Sometimes your decision to file bankruptcy arises from your realization over a long period of time that your debt is out of control and that you are unlikely to have the income necessary to pay off this debt anytime soon. In other situations, bankruptcy may have been on your radar but you were not planning on filing right away, but something has happened to change your plans.
As your attorneys, we are people too. Your frustrations and anger become our concerns when we accept you as our client. Nothing gives us more motivation to fight for our clients than news of a vehicle repossession.
You may already know that the filing of a bankruptcy will stop a repossession from happening – but did you know that we can help even if the repossession has already happened?
Here is some good news – if your car or truck was repossessed within the last week or two there is a very good chance that we can use the power of the bankruptcy laws to get your vehicle back. Ginsberg Law Offices uses the strategy of a Chapter 13 bankruptcy combined with a special lawsuit filed in Bankruptcy Court called a Complaint for Turnover to recover your vehicle. Chapter 13, as you may know, functions as a repayment plan. A repayment plan can only work if you have the income to pay your bills and to pay your monthly chapter 13 payment. If you have a new vehicle, and no way to get to work, you cannot perform your obligations under Chapter 13. Our goal is to convince the judge that your vehicle is essential to the successful functioning of your chapter 13 plan.
Don’t Delay Taking Action When Your Vehicle is Repossessed
One of the most common emergency events we see at Ginsberg Law Offices has to do with a vehicle repossession or threat of vehicle repossession.
Under Georgia law, vehicle lenders are free to use self help, i.e., repossession if you are even one day in default on a vehicle installment contract. Vehicle sales contracts often contain fine print which provides that your account will be considered delinquent if you are even a few days late.
Vehicle finance companies are not required to give you any notice that they intend to repossess your car or truck and repo agents who do contact you will often mislead you (in other words, lie) about how much time you have before your vehicle is seized.
- Car dealers – both new car dealers and used car dealers – pay lobbyists to influence Georgia legislators to enact laws friendly to the vehicle finance industry. When you are in default, therefore, the law is not on the side of the consumer.
First Tier vs. Second Tier Lenders
Our experience has been that first tier lenders, such as GMAC, Ford Motor Credit, Toyota Motor Credit, etc. generally will not actively pursue repossession until you are about 2 months behind. They will be quicker to grab a vehicle if the loan is relatively new or if your credit is below average.
Generally, if you are financing your vehicle with a first tier lender and you fall behind because of an unexpected circumstance, you can delay repossession and possibly work out an extension by communicating regularly with the lender directly.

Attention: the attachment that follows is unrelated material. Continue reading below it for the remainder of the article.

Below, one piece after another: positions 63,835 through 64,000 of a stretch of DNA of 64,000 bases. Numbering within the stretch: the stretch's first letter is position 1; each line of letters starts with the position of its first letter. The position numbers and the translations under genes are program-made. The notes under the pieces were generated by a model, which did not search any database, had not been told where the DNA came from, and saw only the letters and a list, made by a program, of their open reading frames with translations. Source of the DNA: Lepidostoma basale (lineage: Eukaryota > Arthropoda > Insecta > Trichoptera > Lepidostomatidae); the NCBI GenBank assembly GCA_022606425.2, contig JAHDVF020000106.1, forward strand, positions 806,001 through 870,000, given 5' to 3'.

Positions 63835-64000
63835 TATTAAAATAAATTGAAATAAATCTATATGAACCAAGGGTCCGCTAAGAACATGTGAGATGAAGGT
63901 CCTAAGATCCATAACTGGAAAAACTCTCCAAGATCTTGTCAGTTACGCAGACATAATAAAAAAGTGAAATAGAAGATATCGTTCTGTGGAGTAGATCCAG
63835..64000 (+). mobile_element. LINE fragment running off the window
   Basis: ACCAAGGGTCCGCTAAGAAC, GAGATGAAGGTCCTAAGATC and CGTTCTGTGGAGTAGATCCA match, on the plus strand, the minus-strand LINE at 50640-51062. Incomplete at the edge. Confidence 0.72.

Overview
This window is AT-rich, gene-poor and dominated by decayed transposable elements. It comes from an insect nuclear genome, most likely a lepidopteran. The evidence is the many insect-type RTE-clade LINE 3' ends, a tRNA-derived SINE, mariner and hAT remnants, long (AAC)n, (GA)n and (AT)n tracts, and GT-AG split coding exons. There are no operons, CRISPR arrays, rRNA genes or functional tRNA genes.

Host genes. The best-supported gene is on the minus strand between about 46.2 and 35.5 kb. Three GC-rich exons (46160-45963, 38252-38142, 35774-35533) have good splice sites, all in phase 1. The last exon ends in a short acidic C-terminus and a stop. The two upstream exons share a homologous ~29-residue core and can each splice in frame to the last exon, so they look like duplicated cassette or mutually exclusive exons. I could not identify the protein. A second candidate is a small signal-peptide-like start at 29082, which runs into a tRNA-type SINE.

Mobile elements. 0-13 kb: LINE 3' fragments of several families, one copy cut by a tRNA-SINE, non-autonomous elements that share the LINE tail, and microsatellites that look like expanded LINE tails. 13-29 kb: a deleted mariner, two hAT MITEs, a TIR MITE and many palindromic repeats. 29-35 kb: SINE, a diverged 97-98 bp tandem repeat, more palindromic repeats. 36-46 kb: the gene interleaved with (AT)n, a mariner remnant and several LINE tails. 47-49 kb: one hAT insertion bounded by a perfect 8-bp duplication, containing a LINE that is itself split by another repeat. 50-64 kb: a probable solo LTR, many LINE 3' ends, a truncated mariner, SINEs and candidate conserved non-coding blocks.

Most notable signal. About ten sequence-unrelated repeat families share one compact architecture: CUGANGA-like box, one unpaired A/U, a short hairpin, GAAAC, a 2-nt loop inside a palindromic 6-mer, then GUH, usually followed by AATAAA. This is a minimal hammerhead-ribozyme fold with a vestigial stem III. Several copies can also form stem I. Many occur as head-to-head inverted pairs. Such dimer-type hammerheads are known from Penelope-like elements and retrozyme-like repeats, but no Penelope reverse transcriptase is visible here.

If you avoid the finance company’s phone calls or if your loan goes much beyond two months delinquent, however, you run the risk of repossession. Again, your lender can grab your vehicle if you are even a day late, so do not assume anything.
Second tier lenders such as buy here/pay here lots, used car divisions of dealerships and independent dealerships will be much faster on the trigger when it comes to repossession. Used car dealers argue that they have assumed a greater risk by offering financing to credit-challenged customers and thus they need to act quickly to protect their investment.
Whatever the reason, used car dealers – and especially “buy here/pay here” companies – will repossess your car or truck if you are even a day or two late. You should also not expect much cooperation from these dealers when it comes to getting your vehicle back.
Regardless of who issued the loan, you should not assume anything. The minute you are late with your payments, you run the risk of repossession.
After your vehicle has been repossessed, the lender does have to give you notice prior to selling the vehicle at auction. This notice is called a “ten day letter” and it provides that you have ten days from receipt of the letter to pay off the loan plus repossession fees and charges. After this ten day cure period, your lender can sell your car at an auto auction and your ownership rights terminate.
In theory, therefore, your vehicle could be repossessed and it could be gone forever within two to three weeks.
How Bankruptcy Can Help
The minute you file bankruptcy, immediate court protection in the form of the automatic stay goes into effect. The automatic stay protects you from any adverse creditor action, even if the repossessing lender does not have official court notice.
- Note that the automatic stay may not apply if you have filed repeated bankruptcy cases in the past.
If you are behind on your payments and you sense that a repo agent is looking for your vehicle, a bankruptcy – usually we would file Chapter 13 for this purpose – will protect you from repossession.
If your vehicle has already been repossessed, but not yet sold at auction, Chapter 13 may allow you to get your vehicle back and pay your loan in your Chapter 13 plan.
Obviously, you will have more options if we can meet before your vehicle has been repossessed, or before the repo man is circling your block. Call us at 770-393-4985 to discuss.